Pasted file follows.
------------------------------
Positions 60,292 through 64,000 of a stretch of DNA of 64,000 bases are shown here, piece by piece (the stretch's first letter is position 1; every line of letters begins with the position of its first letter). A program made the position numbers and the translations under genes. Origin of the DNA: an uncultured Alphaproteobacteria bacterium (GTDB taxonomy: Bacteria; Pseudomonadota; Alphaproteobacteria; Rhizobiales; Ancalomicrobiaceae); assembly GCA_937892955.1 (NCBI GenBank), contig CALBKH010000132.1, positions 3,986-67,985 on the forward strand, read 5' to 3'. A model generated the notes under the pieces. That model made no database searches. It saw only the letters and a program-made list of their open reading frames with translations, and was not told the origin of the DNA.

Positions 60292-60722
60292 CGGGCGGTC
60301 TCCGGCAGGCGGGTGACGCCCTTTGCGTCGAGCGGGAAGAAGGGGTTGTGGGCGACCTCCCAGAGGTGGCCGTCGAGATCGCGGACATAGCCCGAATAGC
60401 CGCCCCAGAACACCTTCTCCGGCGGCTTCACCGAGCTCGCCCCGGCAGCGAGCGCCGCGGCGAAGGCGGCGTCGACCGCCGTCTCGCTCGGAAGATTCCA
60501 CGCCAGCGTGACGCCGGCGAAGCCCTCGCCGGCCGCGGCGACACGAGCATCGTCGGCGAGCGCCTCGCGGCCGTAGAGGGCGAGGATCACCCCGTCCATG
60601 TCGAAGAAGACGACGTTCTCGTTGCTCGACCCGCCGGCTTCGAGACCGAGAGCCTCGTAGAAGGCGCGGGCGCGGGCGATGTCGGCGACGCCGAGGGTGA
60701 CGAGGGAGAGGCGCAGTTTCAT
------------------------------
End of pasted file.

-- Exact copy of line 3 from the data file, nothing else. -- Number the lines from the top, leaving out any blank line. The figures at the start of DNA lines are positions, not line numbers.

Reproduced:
60292 CGGGCGGTC